Period: Mid Twentieth Century
Depth: 3 inches (at maximum)
Width: 7 inches (the board)
Height: 17 inches (the board)
The Bird: 12 inches
The stuffed and mounted teal hung as dead game, on a board, bearing "Game Bird Collection" label No. 239 survives from the third quarter of the twentieth century.
No 239 was no ordinary teal, but a lonely duckling grown up to become one man's constant companion.
When walking around his town of St Swithens, Tom Hartley, a 75-year-old English farmer, got an awful lot of attention for the feathered friend that trailed behind him. And he trudged through puddles in his tweed.
"He drives in the car with me, he goes to when I'm doing things like trading the sheep dogs," Hartley told the Telegraph in 1962. "He just goes everywhere with me. Sleeps with me – everything".
The bird, an 11-week-old dappling duck, was disinterested in being with other ducklings and started hanging around outside Mr Hartleys house, number 239 Whirlowdale Road. Hartley improvised and hand-raised the bird since. "He's just one of those very strange animals that just wants to be friends with me." His friends agree. That is strange. Who the hell would want to be friends with him? They chortled.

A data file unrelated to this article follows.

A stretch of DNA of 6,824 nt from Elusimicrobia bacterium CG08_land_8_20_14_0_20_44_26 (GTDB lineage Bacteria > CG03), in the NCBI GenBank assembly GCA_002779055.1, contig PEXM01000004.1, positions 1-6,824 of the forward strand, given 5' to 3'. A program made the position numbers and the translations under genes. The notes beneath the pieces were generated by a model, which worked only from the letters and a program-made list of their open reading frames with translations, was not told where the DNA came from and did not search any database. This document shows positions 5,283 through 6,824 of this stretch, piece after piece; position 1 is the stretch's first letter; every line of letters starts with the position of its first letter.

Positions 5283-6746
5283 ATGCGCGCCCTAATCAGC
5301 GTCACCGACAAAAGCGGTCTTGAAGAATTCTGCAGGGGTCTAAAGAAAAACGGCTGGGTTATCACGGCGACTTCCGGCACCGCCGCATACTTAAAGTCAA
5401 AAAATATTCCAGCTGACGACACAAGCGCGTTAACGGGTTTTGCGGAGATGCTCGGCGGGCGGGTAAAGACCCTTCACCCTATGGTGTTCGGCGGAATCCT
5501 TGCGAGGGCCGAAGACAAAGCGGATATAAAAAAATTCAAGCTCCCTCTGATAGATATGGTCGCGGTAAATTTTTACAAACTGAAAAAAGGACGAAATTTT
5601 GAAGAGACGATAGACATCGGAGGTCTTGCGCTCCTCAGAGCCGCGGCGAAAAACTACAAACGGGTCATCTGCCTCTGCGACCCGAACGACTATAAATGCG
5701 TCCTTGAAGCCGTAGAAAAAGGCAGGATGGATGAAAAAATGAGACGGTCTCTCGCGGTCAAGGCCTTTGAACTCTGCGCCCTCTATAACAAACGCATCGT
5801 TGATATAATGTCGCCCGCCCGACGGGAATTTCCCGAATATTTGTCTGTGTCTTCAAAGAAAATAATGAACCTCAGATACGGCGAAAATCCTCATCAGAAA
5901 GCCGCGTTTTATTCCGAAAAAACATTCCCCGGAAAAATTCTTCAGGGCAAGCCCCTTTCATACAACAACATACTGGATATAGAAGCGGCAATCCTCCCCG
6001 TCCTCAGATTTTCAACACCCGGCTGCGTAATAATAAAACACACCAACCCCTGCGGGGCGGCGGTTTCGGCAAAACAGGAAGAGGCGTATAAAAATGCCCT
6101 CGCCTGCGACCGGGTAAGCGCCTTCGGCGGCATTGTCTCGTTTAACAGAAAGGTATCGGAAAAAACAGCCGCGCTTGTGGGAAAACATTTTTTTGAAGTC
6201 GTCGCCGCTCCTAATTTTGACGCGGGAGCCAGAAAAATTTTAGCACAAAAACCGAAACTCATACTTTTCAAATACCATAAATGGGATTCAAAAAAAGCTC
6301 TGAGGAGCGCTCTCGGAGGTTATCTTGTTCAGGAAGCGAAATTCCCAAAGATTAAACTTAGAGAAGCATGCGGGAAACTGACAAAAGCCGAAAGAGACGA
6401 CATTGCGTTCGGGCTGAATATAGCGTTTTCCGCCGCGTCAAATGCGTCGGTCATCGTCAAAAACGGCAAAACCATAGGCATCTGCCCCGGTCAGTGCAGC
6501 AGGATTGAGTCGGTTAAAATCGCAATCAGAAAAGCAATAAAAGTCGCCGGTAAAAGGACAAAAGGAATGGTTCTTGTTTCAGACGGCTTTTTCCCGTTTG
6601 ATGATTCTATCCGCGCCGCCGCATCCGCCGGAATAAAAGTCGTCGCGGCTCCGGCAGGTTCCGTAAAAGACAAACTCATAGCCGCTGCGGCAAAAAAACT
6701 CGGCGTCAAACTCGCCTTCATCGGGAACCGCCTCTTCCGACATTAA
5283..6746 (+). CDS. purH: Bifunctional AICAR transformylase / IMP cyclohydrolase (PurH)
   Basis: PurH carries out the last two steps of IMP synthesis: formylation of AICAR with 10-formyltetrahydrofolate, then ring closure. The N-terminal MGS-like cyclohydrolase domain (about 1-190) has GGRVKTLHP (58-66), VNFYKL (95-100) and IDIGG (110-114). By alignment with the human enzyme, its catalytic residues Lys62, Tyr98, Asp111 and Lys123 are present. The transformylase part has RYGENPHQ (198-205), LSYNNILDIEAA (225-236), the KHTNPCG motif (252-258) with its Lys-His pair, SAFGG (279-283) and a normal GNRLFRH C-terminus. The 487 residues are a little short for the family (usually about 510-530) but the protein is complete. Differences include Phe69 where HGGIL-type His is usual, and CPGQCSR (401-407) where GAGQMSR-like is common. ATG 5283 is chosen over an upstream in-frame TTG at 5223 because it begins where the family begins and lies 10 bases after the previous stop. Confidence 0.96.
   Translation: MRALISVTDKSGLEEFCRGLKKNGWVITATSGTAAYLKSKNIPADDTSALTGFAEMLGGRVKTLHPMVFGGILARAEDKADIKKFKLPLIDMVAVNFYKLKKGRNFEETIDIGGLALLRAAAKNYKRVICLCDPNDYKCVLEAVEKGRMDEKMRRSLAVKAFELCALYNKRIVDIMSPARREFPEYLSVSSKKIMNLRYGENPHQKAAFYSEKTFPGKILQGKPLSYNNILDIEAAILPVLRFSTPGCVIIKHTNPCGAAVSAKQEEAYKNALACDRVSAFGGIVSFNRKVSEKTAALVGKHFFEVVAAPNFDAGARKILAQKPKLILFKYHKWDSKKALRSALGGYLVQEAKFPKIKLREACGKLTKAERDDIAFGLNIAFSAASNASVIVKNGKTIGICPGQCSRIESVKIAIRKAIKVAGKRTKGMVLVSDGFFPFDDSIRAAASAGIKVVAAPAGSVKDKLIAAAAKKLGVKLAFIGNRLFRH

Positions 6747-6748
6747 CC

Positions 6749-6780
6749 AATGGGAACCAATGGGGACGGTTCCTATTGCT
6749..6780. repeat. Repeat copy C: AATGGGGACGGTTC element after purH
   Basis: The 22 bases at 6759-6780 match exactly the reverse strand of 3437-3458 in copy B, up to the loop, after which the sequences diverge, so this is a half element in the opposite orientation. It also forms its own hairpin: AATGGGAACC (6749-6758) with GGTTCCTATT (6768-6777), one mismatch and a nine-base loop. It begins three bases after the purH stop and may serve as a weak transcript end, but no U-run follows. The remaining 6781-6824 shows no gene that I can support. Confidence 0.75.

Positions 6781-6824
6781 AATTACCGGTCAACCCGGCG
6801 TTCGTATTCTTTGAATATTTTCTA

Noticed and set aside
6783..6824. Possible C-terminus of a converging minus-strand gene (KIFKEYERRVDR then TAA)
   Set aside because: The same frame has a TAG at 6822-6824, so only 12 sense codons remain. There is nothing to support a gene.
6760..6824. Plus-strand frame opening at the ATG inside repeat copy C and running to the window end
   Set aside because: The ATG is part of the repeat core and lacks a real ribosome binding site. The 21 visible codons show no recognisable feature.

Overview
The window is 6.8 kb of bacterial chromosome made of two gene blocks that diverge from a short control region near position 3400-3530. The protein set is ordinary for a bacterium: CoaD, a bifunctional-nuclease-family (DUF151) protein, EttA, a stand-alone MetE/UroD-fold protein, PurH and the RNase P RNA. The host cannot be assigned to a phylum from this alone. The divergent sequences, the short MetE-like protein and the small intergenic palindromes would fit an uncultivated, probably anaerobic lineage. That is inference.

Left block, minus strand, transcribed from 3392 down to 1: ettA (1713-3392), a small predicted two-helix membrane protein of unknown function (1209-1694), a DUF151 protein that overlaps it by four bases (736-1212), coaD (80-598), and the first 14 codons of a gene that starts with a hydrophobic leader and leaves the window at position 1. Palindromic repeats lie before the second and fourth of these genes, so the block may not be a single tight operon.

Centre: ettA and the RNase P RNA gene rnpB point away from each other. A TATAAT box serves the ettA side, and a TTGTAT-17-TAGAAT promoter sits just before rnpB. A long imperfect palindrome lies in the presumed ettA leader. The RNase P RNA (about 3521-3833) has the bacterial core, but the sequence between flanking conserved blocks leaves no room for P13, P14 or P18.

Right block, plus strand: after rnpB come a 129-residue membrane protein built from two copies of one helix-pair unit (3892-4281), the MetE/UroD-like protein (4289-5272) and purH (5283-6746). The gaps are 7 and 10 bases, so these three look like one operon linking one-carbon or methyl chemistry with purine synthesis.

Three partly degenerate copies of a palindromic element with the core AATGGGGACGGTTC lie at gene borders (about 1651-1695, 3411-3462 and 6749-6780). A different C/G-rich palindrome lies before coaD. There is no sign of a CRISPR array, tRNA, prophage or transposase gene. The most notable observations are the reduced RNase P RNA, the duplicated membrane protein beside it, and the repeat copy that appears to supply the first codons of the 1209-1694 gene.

One day No. 239 decided that actually he might like a lady friend, just one taste, just one scent of a woman. So he abandoned Tom at midnight and found his way onto a nearby lady infested moorland. He got his girl, he spent the night with a lovely young duck, but as he was leaving he was caught in the cross fire of a pheasant hunt and sadly shot. Tom Hartley was sad, but he knew no 239 had died a happy duck. He retrieved his stuffed and mounted friend as dead game (the hunters had all their taxidermy presented as such) from a charity auction and has hung in the Hartley’s house ever since.
Ladies and Gentlemen, No. 239.